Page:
A series of film reviews and opinion pieces from a film student and all round movie lover! Happy reading!
Directed By: Nima Nourizadeh
Produced By: Anthony Bregman, Kevin Frakes, Raj Brinder Singh
Written By: Max Landis
Starring: Jesse Eisenberg, Kristen Stewart, Topher Grace, Connie Britton
Running Time: 96 Minutes
For those familiar with Max Landis, you’ll know of his eccentric nature and loud presence. These qualities transcend into his writing, or at least the final projects we have seen his name attached to.
His latest screenplay is a stoner comedy action drama involving government operatives, CIA agents and copious amounts of marijuana, all making for something rather ridiculous at the end of it all.
Whilst not tremendous, albeit ludicrous as a matter of fact, American Ultra is a mostly forgettable picture with a peppering of quality.
Jesse Eisenberg plays Mike Howell, a longhaired stoner who works at a local convenience store doodling sketches of an action hero monkey all day.
Living with his stoner girlfriend Phoebe Larson (played by Kristen Stewart), Howell’s life is steady, laid-back and as calm as it can be (given he is prone to severe panic attacks which serve as a sizeable issue for the couple every now and then).
After a rather strange altercation outside his workplace, Howell discovers his secret abilities in combat and an action-packed journey of self-discovery begins.
The style of American Ultra is quick-fire and energetic with a sense of urgency and comedic dread. Nima Nourizadeh (director of 2012’s Project X) has crafted a well-rounded story and extracted seemingly all that he can from his cast, both of which are good qualities to emerge from the film.
As far as pacing is concerned, the film reaches a stage where it is at its most frantic and maintains a consistent pulse for the brunt of the remaining runtime, however achieving a level of energy within a film is mainly due to the editing style; there has to be an investable story to really keep an audience hooked.
Sadly, American Ultra’s storyline is fraught with tiresome clichés lousy and supporting characters (including Topher Grace, John Leguizamo, Bill Pullman, Tony Hale and Connie Britton) with equally lousy arks.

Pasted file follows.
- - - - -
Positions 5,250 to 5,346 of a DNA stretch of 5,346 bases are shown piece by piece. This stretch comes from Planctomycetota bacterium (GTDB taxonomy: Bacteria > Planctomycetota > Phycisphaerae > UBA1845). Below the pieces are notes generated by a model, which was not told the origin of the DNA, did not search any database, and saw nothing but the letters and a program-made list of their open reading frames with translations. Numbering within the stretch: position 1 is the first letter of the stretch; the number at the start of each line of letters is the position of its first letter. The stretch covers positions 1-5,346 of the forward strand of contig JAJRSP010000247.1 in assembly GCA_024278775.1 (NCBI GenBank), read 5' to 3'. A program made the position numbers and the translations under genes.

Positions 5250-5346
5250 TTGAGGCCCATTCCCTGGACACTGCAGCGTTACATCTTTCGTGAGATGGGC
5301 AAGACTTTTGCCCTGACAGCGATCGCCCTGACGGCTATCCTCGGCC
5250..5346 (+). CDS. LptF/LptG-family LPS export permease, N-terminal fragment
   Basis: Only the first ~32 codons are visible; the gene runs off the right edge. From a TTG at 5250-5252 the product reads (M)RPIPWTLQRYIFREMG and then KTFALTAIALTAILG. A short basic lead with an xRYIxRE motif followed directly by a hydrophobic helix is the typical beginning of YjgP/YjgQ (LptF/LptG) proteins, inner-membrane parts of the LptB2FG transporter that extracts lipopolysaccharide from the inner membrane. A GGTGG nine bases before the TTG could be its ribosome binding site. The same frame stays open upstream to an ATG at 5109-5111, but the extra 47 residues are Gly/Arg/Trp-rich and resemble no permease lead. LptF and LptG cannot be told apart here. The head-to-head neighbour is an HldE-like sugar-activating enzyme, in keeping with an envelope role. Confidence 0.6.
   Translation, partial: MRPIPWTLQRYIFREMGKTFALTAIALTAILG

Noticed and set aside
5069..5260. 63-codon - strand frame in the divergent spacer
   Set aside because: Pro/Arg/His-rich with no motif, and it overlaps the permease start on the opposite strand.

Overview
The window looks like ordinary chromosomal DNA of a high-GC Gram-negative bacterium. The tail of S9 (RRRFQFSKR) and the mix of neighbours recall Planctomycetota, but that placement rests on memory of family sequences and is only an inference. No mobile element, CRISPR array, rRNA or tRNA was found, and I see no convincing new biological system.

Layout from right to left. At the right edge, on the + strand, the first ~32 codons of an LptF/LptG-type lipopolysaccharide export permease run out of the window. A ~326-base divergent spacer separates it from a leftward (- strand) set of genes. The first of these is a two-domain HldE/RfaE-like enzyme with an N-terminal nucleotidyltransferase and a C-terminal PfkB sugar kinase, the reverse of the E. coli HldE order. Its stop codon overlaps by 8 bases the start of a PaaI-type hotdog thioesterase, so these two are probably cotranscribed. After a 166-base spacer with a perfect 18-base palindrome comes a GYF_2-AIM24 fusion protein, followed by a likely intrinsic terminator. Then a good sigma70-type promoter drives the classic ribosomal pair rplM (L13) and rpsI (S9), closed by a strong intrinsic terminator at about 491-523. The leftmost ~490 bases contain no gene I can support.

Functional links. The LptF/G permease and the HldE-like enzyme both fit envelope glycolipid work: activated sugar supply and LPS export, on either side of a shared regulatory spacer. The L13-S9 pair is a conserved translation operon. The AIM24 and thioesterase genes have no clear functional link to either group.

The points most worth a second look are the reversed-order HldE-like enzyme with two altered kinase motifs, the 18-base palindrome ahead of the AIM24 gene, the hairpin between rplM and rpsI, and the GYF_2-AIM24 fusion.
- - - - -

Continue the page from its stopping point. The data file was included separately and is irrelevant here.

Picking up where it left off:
On paper, a stoner action comedy written by Max Landis sounds appealing, however perhaps through casting, marketing or even the choice of director, American Ultra is passable at best.
Eisenberg and Stewart reunite after 2009’s Adventureland, and the duo produce solid and impressive performances amid a slightly questionable period of efforts, particularly for Stewart. She has definitely improved since Twilight (when will we stop associating it with the poor girl?), however in light of recent efforts in films such as Clouds of Sils Maria, there hasn’t been any form of immense improvement on her part.
Eisenberg will forever play a variation of himself for the remainder of his career. Sadly, he is not able to produce a transformative performance in the sense that he becomes unrecognisable.
Although its the best possible compliment for an actor and it appears as though Eisenberg is being heavily and unfairly criticised, there are moments of brilliance from him as Howell, however these moments are met with praise of Eisenberg momentarily breaking away from his regular Eisenberg-isms, which lessens the level of said praise a fair bit.
The pair have a strong resemblance to Woody Harrelson and Juliette Lewis’ Mickey and Mallory Knox from 1994’s Natural Born Killers (as mentioned in the subheading).
This connection was one of the better aspects of the film in that the love shared between these two amid a violent spree of blood, death and rampage created a sense that nothing else really mattered, as long as the two were together.
There are stark differences between the specific characters, stories and subplots, however when broken down, a lot could be said for a possible influence from Oliver Stone’s 1994 violent romantic crime classic.
American Ultra is worth a watch, but only if you have absolutely nothing else to fill your time with. It’s a fairly average picture with sporadic moments that will impress (for example, a violent climatic long shot in a supermarket). Eisenberg and Stewart in leading roles were fine, whilst supporting roles seemed to miss the mark.
Max Landis is a smart man who definitely has the knack for writing a good story, however with American Ultra, there didn’t seem to be anything ultra unique at all.